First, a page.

The law of peoples

By this, Rawls means a particular political concept of right and justice that applies to the principles and norms of international law and practice. In fact it presupposes a ‘society of peoples’ that all follow the ideas and principles of the law of peoples in their mutual relationships. These peoples have their own internal governments, which may be constitutional, liberal democratic or non-liberal, but are deemed decent governments. This society of people is reasonably just in that its members in their relations follow the law of peoples. This idea of justice is based on the familiar idea of the social contract, and the procedure followed before the principles of right and justice are selected and agreed on is in some way the same in both the domestic and international case, and because they lack knowledge behind the veil of ignorance, their commitments are fair. The principles of the concept of justice presuppose reasonable pluralism and must satisfy the criterion of reciprocity (Rawls, 1999, pp. 3, 14).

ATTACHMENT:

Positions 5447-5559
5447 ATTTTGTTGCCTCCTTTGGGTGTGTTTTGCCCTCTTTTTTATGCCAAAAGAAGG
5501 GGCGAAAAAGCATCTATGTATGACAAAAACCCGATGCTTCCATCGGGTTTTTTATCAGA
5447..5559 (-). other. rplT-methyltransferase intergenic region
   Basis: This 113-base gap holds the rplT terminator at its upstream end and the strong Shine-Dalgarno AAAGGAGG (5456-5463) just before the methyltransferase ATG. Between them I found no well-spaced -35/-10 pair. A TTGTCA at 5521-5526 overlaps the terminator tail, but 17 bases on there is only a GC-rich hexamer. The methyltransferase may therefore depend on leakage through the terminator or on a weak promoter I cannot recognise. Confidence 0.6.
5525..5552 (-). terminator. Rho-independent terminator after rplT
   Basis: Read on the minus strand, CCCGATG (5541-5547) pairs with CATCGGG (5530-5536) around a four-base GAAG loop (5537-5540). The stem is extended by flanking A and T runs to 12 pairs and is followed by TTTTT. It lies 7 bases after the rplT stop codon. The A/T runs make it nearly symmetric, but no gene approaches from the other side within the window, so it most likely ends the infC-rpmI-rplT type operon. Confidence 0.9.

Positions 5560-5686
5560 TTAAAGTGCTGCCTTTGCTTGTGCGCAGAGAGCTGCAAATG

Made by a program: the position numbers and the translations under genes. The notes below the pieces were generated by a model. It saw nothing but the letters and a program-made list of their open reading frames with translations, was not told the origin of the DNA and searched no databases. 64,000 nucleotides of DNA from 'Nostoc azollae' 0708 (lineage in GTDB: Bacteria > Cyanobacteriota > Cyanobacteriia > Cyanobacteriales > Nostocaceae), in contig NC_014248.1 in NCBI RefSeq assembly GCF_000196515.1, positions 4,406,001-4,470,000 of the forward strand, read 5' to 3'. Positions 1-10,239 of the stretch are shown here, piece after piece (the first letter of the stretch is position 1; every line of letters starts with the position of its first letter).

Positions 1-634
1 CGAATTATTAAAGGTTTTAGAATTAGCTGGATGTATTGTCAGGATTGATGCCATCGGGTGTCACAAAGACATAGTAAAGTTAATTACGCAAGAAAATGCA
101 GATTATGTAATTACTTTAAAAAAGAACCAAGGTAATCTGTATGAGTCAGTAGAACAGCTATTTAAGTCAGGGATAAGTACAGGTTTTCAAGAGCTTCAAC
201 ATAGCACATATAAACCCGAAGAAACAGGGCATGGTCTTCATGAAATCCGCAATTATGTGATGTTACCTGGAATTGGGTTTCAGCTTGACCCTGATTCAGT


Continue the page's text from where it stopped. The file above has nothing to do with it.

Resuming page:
For such an end, Rawls used the term ‘peoples’ and not ‘states’.

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